You are absolutely right that there is a difference, but you crossed the line from one to the other. If you won't hear this from me, what will it take? Because you responded with that comment, and what followed, I'm placing this here. I'm not posting a formal warning here, because the last thing I want to see is that you are blocked, unless the behavior continued after ample opportunity to reform it. However, all this history is visible to anyone who looks, and, let me put it this way: someone may indeed look and if you are right, that you didn't cross that line, you could still be blocked, if it merely looks that way. Wikipedia is a community of human beings, and it respects human process, not necessarily "correct argumentation." Yes, in theory, cogent arguments should prevail, but, in reality, as with nearly all organized human activity, politics matters. Wikipedia operates on "rough consensus," and the body of editors who participate in the consensus is variable. If it happens that a dispute escalates, increasing numbers of editors and administrators will review it, but many of these won't spend the time to carefully investigate and weigh evidence, purely. Rather, many or most -- sometimes even all! -- will make a snap judgment. So if it looks like a personal attack, it is quite likely to be treated that way, even if, for some technical reason, or even if in reality there is no attack involved. You continued:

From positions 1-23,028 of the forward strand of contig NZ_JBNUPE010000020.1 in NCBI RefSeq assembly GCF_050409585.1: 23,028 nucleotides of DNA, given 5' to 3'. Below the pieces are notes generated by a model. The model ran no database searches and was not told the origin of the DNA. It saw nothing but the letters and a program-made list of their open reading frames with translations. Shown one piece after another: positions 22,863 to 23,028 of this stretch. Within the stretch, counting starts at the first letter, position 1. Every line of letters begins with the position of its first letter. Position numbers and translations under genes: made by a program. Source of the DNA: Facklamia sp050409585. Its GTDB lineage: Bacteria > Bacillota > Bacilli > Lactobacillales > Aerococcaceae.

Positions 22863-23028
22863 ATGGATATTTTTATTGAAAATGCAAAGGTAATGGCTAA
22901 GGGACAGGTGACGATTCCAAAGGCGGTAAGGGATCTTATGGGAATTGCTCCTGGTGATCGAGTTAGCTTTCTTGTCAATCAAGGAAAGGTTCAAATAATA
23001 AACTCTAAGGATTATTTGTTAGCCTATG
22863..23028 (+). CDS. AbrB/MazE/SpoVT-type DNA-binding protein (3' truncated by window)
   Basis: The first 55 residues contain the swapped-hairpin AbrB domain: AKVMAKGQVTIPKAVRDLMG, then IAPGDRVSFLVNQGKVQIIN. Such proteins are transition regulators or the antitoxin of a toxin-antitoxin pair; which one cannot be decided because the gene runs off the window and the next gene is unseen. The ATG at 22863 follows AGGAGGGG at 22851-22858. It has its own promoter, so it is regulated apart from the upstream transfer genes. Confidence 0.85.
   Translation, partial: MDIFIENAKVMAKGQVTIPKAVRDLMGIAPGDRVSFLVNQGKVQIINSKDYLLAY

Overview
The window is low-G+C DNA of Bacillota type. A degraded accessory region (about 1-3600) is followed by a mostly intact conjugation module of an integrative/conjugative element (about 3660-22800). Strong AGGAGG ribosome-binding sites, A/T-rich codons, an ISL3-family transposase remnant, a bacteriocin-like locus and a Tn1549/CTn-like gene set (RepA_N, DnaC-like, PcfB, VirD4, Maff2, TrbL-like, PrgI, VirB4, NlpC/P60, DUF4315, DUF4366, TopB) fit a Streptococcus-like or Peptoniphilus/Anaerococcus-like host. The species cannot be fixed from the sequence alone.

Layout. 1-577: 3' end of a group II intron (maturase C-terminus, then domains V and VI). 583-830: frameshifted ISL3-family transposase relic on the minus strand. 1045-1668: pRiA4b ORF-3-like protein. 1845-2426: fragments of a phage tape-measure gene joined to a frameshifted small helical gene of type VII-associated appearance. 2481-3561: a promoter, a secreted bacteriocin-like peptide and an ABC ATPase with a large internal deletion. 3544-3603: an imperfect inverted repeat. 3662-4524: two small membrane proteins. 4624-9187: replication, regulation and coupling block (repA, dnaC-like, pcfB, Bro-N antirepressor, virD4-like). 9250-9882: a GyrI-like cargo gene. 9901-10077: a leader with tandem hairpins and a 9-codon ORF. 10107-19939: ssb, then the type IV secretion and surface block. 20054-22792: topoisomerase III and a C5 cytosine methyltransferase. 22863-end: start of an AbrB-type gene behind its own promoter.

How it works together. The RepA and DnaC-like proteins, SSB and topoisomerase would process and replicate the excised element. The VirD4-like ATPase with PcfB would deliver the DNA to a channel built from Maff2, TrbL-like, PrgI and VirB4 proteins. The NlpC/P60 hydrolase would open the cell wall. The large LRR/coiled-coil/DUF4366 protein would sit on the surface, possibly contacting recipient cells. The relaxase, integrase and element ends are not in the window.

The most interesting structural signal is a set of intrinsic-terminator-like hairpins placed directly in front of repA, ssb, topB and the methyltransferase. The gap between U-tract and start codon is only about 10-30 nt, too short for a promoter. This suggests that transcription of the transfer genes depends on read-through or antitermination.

I know what I was denouncing, and I truly think it was the correct conclusion, because if Art had a valid argument that could "put me in my place", proving that I am dead wrong about [topic elided, it doesn't matter], then I fully expect he would have posted such an argument. Since he didn't, I get to assume he didn't have one, and thereby lost the debate, except he didn't want to admit it.

Your concept of Wikipedia editorial process is radically misguided. We discuss possible edits and article considerations. This isn't a debate contest, with winners and losers. The editor gave his opinion, with what I called a "marginally uncivil" edge to it. He didn't impugn your integrity, he merely wrote that you were "dead wrong." People, including myself, and, I'm sure, you, can be very, very wrong about a thing. The editor didn't respond further, and he had utterly no responsibility to do so. He's not on trial, he's not in a contest, and I don't see that his goal was to "put you in your place." He saw your argument as seriously misguided, he told you so, and then moved on to whatever else interests or occupies him. You can assume anything you want, but if you fail to assume good faith, and show it in your edits, you can be blocked. AGF used to be considered a policy; it was demoted, not because it wasn't important, but because it can be hard to judge.